July 28, 2015 SIGN IN | REGISTER

Personal Take on Brain Injuries and Senate Bids

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What we aren’t hearing is what she can’t yet do. Nor have we heard about those reversals of progress that virtually all brain injury patients encounter at some point along the way.

When my son regained consciousness in the intensive care unit of Suburban Hospital in Bethesda, Md., after five days in a coma, he started to “talk,” then swallow, then suck on an ice cube.

But while we were thrilled with this great progress, about 85 percent of what he said was impossible to understand. He was lethargic and seemed to be in a fog, and we didn’t know how much or how quickly his brain would heal. We were also worried about whether complications would develop.

Indeed, after a day and a half of progress, he slipped back into a less responsive state. His temperature rose. He started to have trouble breathing, which led to additional tests. And we grew more worried about what his new baseline would be a year from the accident.

Five days later, he came around again. After a total of two weeks in the ICU, he was transferred to National Rehabilitation Hospital in Washington, D.C. This is standard procedure. Once the patient is stabilized, doctors like to get them to rehab as soon as possible. It beats lying in a bed all day, we were told.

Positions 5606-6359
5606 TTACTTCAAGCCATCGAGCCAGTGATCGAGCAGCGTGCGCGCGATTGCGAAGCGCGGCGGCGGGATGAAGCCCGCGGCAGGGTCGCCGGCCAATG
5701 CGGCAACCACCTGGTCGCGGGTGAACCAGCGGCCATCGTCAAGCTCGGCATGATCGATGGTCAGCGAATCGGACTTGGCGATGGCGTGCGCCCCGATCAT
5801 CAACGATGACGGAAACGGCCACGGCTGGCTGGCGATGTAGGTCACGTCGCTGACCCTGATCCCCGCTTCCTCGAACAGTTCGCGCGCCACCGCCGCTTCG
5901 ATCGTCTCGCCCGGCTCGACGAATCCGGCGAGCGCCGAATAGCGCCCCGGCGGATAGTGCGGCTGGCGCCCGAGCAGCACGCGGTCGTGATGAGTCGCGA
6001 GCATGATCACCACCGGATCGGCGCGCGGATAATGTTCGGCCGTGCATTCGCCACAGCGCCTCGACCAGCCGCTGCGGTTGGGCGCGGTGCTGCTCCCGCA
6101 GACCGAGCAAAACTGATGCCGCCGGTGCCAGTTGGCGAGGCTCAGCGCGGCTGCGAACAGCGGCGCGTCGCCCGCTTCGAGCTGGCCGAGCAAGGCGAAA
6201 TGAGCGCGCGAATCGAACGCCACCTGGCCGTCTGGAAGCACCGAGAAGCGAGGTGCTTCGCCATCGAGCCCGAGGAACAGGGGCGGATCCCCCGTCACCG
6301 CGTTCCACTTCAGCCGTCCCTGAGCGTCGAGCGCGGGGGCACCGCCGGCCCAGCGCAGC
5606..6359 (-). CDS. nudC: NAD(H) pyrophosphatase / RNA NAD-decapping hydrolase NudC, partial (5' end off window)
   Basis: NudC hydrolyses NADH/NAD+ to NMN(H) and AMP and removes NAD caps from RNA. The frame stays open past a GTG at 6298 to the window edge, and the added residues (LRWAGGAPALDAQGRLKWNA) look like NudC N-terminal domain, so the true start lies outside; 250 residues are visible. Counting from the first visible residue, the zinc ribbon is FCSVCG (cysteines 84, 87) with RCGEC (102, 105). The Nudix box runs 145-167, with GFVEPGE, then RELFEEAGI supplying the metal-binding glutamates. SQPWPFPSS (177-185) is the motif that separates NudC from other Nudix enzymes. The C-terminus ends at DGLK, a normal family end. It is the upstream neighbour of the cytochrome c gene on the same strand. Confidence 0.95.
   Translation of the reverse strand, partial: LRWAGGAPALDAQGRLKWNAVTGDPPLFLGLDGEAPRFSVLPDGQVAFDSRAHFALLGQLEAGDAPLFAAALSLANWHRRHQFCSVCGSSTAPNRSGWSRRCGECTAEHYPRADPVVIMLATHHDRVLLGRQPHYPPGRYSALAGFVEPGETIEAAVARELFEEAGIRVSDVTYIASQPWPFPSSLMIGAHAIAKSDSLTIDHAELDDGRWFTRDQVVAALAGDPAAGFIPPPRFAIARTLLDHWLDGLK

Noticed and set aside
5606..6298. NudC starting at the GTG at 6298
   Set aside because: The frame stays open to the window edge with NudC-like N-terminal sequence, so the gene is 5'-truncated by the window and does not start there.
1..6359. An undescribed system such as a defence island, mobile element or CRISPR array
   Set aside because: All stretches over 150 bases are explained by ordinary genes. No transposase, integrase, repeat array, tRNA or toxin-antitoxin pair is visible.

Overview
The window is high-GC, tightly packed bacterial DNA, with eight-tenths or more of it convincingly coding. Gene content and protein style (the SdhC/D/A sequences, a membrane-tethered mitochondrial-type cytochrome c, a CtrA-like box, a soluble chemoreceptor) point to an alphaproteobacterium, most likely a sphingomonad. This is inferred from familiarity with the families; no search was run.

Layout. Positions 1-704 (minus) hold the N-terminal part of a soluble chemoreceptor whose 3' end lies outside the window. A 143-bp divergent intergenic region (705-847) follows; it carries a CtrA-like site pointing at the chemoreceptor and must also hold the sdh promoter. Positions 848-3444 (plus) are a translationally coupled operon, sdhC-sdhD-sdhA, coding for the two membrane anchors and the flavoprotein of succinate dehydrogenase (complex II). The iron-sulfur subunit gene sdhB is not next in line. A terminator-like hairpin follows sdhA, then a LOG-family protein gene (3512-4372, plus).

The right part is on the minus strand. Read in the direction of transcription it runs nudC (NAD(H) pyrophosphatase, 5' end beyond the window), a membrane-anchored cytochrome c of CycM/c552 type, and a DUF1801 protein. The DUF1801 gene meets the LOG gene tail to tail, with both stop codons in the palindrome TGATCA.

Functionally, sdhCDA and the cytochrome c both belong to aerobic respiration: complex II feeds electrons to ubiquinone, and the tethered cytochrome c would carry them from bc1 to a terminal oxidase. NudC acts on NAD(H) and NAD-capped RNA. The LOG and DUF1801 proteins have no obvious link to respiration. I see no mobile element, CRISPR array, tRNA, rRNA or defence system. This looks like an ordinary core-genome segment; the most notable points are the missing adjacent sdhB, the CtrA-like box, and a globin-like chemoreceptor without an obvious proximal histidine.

Like Giffords, my son had made “amazing” progress that made his transfer to one of the best rehabilitation hospitals in the country possible. Still, trying to understand what he was saying was a chore. He couldn’t lift his head, roll over, feed himself at anything more than a snail’s pace or do a million things that you and I take for granted. He certainly couldn’t start thinking about whether he would ever be capable of mounting a race for the Senate.

Just three weeks after his accident, my son was speaking as if he had never been in an accident. But there were still plenty of deficits to overcome and questions to answer.

The lack of anything negative — or even an acknowledgment of any deficits at all — coming from the Congresswoman’s family, friends and medical team makes me wonder whether the widespread reports of progress tell the whole story. I know what it means to have a “conversation” with somebody who has serious verbal and cognitive issues.

My wife and I started using the free CaringBridge website about 10 days after my son’s accident to keep family and friends up to date on his condition. We noted when and how he was progressing, as well as where he wasn’t.

Each family (and each person in a family) responds to such situations differently, and I’m certainly not suggesting the way we dealt with a traumatic brain injury is the right way for others to handle things. But I would think a Member of Congress might have an obligation to be more forthcoming with information, not less.

Obviously, my son’s experience and the Congresswoman’s are very different, and not only because of the nature of the brain injury. He was unconscious for days; she apparently was conscious the entire time, except when briefly in a medically induced coma. 

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